Well, I’m surprised. I’m not as cynical as I thought I was. I really cannot believe there’s any conspiracy that’s organising it so chronic patients are kept that way so pharma companies and specialists can make good money out of them. I know the argument for nobody looking too hard to find cure for migraine has always been the painkiller drug manufacturers profits but … personally I think alot of it would be lack of PR representation. Cancer, Heart trouble, Demetia, Autism and so on all have loud voiced activists. Other chronic conditions have none. There’s little interest and it’s expensive, complex and often not terminal. Nobody much complains so it’s out of the public eye and nobody much cares, except the sufferers and their immediates. Each chronic disease needs a well known spokesman. Each needs an Angelina Jolie, or, in UK, a member of the Royal Family to develop it. That’ll shift them. Helen

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#5

Oh sure. I don’t believe there is any conspiracy. Just a de facto form of mass apathy or at worst complacency.

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#6

google for vestibular migraine in google scholar for last 10 years from every single country in the globe you will find 100s of papers and they all say the same thing. Migraine causes dizziness. EEG, PET and you have zillions of brain telemetry have been deployed to prove it. I can share at least 10 papers. It’s ok to have a contrarian view but don’t blame science.

#7

Migraine may contribute to dizziness (and impair compensation). 24//7? Doubt it. Fluctuating or permanent hearing loss? Doubt it. What’s causing the migraine? Never explained. It’s a dead end explanation.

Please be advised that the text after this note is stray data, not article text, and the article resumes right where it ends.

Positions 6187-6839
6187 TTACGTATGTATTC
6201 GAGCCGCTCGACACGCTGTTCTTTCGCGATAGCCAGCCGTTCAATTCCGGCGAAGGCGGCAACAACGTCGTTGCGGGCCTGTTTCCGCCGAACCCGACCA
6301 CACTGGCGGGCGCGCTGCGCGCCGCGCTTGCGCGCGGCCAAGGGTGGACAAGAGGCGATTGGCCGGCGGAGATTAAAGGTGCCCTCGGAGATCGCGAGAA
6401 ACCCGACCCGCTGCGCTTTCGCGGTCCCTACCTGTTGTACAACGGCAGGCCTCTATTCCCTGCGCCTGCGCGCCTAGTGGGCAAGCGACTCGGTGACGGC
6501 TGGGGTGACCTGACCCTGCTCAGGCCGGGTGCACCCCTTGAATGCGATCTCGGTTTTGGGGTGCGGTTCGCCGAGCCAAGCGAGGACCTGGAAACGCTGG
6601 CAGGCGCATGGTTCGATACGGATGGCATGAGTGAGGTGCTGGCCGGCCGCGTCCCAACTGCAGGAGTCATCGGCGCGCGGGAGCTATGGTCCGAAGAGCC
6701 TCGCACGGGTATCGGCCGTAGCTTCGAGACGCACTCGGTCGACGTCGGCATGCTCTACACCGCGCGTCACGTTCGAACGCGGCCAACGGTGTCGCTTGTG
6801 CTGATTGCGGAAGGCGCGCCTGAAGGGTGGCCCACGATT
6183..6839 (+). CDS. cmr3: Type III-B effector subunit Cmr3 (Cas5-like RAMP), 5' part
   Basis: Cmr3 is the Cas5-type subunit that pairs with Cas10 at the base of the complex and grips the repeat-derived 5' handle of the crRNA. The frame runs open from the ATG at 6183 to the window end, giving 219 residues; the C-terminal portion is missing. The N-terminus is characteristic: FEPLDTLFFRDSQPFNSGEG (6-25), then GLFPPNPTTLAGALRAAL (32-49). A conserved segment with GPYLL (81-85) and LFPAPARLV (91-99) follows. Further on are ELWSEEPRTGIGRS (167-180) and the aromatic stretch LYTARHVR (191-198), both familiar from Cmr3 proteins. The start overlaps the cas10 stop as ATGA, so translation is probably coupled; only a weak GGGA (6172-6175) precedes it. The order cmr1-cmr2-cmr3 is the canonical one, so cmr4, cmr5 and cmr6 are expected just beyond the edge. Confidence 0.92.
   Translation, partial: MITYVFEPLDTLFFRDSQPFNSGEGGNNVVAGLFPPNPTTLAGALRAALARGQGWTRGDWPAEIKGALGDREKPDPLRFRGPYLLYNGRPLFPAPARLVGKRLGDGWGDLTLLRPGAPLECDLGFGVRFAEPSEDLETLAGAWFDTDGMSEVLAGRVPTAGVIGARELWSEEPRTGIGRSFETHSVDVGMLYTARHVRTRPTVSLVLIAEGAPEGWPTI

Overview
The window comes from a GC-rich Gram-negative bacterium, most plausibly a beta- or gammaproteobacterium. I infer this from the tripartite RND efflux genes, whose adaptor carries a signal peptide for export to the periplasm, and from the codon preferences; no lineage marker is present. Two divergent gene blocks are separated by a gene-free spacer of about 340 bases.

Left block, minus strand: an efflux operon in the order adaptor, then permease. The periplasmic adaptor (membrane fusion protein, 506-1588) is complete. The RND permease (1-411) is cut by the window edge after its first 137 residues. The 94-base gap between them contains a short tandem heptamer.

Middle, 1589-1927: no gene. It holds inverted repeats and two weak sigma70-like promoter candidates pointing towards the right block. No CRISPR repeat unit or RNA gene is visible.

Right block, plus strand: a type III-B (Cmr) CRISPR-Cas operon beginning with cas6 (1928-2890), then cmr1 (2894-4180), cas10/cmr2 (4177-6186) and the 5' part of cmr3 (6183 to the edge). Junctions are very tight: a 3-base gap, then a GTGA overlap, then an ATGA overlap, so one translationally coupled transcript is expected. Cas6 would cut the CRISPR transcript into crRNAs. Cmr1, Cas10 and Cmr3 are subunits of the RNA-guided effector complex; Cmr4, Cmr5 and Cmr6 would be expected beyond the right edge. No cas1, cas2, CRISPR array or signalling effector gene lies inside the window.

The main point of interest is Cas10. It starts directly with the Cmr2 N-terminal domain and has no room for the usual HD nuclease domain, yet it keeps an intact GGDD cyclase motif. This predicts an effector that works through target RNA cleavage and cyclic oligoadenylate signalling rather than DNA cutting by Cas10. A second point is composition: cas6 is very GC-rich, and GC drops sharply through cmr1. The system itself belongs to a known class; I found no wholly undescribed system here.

My main problem with this shallow explanation is it attempts to explain a systemic problem focusing almost entirely on the brain. That doesn’t sit at all well with me.

#8

Chronic migraine non-vestibular and vestibular can be 24/7 ! There are people here with visual aura for years and months and migraine causes those

#9

no-one’s denying people have this opinion, but where is the proof? It’s just a belief. A belief is not science.

#10

a person has nystagmus and dizziness. PET picks up migraine. Meclizine is used knock out both ears as a vestibular suppressant but dizziness remains. Hence no ear issues. Results from all VNG, ECoG, VEMP test don’t cluster. Migraine prophylatic works and dizziness eases.

This proof is good enough for me ! Empirical evidence is real science !

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#11

“Migraine” prophylactic medicine works - inherent bias right there.

Sure PET scan picks up migraine, no denying MAVers get migraines!

Meclizine is used knock out both ears as a vestibular suppressant but dizziness remains - Really, you think if you knock out both ears you wouldn’t feel dizzy?!!